Dec. 31 (Bloomberg) -- Business activity in the U.S. expanded December, capping the strongest three months in more than two years and adding to signs manufacturing gains will be sustained into 2014.
While the MNI Chicago Report business barometer declined to 59.1 from 63 in November, numbers greater than 50 signal expansion. The index averaged 62.7 over the past three months, the highest since the period ended May 2011.
Manufacturing, which makes up about 12 percent of the economy, has been expanding as demand for automobiles, construction materials and appliances keep factory assembly lines humming. A pickup in business investment and economic improvement overseas would help sustain gains and support economic growth into the new year.
“We’ve had a pretty good updraft in the manufacturing sector in the fourth quarter,” Mike Englund, chief economist at Action Economics LLC in Boulder, said before the report. “We’re assuming that we’ll see continued outperformance for factories.”
The median forecast of 40 economists in a Bloomberg survey was 60.8. Estimates ranged from 58 to 65.
Another report today showed home prices in 20 cities rose in October from a year ago by the most in more than seven years, signaling the real-estate rebound will keep bolstering household wealth in 2014. The S&P/Case-Shiller index of property prices in 20 cities climbed 13.6 percent from October 2012, the biggest 12-month gain since February 2006, after a 13.3 percent increase in the year ended in September.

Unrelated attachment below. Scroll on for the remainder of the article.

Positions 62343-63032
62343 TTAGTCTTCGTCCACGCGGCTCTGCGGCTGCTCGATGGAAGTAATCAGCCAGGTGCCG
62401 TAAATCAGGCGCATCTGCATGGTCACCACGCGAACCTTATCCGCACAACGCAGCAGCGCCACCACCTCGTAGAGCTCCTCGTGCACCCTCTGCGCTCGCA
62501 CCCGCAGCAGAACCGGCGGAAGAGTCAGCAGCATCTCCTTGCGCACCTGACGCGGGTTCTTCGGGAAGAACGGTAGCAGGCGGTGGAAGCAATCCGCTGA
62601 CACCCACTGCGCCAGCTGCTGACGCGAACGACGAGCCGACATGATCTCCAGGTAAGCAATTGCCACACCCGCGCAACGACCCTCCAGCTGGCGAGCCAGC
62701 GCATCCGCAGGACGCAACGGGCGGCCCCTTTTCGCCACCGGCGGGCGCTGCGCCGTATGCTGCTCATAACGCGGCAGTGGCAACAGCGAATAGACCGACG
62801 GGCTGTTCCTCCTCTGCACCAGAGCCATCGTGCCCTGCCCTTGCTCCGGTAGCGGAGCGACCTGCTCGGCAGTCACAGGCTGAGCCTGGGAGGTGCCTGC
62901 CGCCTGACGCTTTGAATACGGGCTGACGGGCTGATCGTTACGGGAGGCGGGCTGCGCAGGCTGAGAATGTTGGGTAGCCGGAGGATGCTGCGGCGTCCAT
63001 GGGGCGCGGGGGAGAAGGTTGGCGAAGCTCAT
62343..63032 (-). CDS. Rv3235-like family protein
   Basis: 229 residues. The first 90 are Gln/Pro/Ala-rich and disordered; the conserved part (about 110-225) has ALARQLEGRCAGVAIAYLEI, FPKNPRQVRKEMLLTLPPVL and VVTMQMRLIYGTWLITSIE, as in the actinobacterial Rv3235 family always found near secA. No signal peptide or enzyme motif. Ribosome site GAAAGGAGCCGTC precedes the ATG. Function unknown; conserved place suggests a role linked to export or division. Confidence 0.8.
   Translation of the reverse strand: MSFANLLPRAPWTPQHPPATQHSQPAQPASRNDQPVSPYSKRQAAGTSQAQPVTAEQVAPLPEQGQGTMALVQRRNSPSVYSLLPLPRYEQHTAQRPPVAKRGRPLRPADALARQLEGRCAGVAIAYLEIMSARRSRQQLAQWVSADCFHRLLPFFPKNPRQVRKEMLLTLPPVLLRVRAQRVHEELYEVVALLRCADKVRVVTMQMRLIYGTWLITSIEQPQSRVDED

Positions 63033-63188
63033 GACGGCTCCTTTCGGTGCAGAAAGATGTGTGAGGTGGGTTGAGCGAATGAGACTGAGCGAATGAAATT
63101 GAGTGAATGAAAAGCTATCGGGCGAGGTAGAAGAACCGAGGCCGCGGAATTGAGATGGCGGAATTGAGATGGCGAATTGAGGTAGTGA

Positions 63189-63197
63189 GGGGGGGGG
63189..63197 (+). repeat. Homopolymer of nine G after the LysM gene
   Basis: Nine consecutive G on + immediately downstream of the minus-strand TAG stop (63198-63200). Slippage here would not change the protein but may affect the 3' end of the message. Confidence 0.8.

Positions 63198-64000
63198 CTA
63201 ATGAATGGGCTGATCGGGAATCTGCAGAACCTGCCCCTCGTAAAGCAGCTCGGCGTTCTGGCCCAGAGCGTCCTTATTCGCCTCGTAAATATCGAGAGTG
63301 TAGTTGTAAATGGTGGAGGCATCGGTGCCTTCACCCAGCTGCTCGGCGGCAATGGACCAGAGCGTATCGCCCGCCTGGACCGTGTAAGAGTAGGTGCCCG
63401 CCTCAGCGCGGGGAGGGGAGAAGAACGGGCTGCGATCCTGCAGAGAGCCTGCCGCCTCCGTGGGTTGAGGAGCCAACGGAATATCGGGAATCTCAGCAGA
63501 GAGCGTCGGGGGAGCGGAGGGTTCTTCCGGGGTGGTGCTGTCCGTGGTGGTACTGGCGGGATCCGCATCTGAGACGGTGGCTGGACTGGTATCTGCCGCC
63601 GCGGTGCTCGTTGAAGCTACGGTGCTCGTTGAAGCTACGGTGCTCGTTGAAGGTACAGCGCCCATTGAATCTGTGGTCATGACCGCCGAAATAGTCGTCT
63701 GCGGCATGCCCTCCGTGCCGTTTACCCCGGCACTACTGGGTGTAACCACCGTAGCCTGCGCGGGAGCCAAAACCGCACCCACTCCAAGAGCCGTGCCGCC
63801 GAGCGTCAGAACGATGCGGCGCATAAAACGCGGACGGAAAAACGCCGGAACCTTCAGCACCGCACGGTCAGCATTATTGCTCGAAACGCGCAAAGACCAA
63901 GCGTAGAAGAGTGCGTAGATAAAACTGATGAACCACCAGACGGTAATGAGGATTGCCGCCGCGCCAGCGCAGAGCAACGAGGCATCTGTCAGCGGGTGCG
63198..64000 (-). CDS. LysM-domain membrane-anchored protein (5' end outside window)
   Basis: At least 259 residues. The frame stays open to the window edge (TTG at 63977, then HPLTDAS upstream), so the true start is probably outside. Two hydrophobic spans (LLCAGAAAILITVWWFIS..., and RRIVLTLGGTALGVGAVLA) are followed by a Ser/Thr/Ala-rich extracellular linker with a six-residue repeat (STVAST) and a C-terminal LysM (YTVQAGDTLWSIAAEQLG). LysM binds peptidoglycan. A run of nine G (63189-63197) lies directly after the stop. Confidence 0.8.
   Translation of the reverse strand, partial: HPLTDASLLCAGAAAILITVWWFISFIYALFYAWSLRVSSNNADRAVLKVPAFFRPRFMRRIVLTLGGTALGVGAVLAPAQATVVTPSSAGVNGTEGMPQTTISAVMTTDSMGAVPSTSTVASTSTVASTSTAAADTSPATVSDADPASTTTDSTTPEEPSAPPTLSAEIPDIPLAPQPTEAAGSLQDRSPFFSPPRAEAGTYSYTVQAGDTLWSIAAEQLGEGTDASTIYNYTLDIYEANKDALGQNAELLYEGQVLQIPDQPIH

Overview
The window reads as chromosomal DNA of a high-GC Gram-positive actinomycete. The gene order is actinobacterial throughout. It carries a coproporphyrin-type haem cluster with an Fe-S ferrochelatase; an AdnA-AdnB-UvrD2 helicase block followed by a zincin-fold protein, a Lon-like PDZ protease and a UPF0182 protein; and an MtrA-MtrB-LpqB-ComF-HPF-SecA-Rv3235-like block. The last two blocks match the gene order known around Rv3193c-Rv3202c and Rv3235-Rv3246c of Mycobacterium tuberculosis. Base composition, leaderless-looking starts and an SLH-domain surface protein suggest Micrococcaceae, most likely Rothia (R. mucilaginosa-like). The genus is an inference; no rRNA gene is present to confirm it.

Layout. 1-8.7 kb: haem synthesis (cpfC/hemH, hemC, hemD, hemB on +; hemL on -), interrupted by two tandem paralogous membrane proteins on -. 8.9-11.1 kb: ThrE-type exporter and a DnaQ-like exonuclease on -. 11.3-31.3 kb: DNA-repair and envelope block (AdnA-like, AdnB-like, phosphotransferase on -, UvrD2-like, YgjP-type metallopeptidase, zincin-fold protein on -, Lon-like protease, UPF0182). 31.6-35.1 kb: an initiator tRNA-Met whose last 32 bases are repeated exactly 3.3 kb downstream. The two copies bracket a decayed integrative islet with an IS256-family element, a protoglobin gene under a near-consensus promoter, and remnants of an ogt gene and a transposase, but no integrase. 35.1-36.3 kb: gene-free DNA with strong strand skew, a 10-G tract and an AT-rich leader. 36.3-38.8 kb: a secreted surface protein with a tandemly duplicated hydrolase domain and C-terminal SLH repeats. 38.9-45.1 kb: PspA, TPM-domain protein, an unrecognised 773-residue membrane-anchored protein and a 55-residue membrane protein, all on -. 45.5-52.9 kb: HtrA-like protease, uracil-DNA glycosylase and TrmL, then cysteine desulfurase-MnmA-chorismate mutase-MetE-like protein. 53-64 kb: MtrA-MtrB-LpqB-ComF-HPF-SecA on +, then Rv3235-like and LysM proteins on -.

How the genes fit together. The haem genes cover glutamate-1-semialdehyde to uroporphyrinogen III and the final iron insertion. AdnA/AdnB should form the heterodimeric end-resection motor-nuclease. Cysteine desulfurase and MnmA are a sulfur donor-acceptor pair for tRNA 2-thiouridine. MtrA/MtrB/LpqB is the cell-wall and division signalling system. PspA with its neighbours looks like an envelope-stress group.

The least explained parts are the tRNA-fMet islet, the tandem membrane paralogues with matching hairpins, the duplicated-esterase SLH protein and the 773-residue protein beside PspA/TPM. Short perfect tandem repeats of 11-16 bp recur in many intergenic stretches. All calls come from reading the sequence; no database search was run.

The Chicago group’s gauge of new orders decreased to 60.7 this month from 68.8 in November. The production index declined to 57.9 from 64.3 last month, according to today’s report. A measure of employment dropped to 51.6, the lowest since April, from 60.9 the prior month.
Economists monitor the Chicago index and other regional reports for an early reading on the national manufacturing outlook. The Institute for Supply Management’s factory index, due Jan. 2, will decline to 56.9 from a more than two-year high of 57.3 the prior month, according to the median forecast of economists surveyed by Bloomberg.
Other regional factory indexes have showed expansion. The Federal Reserve Bank of New York’s general economic index rose to 0.98 in December, less than forecast, following a contraction the prior month. Readings greater than zero signal growth in New York, northern New Jersey and southern Connecticut.
Orders for durable goods climbed more than forecast in November, a Commerce Department report Dec. 24 showed, with a rise in unfilled orders.
Stronger orders “bode well” for both fourth-quarter and 2014 economic growth, Gennadiy Goldberg, a U.S. strategist at TD Securities USA LLC in New York, wrote of the durables report. It suggests “companies remain keen on increasing investment and expanding capacity as the economy and consumer sentiment improve.”
Ford Motor Co. is among companies looking to expand as it produces new models.
“We also expect manufacturing, engineering and spending related costs in North America to increase next year due to the 2014 launches as well as for products and capacity actions that will be launched in later periods,” Chief Financial Officer Robert L. Shanks said in a Dec. 18 guidance call. He said the company “is, has been, and continues to be in growth mode.”
The Dearborn, Michigan-based company said this month it plans to add 5,000 jobs in the U.S. as it introduces 16 new vehicles in 2014.
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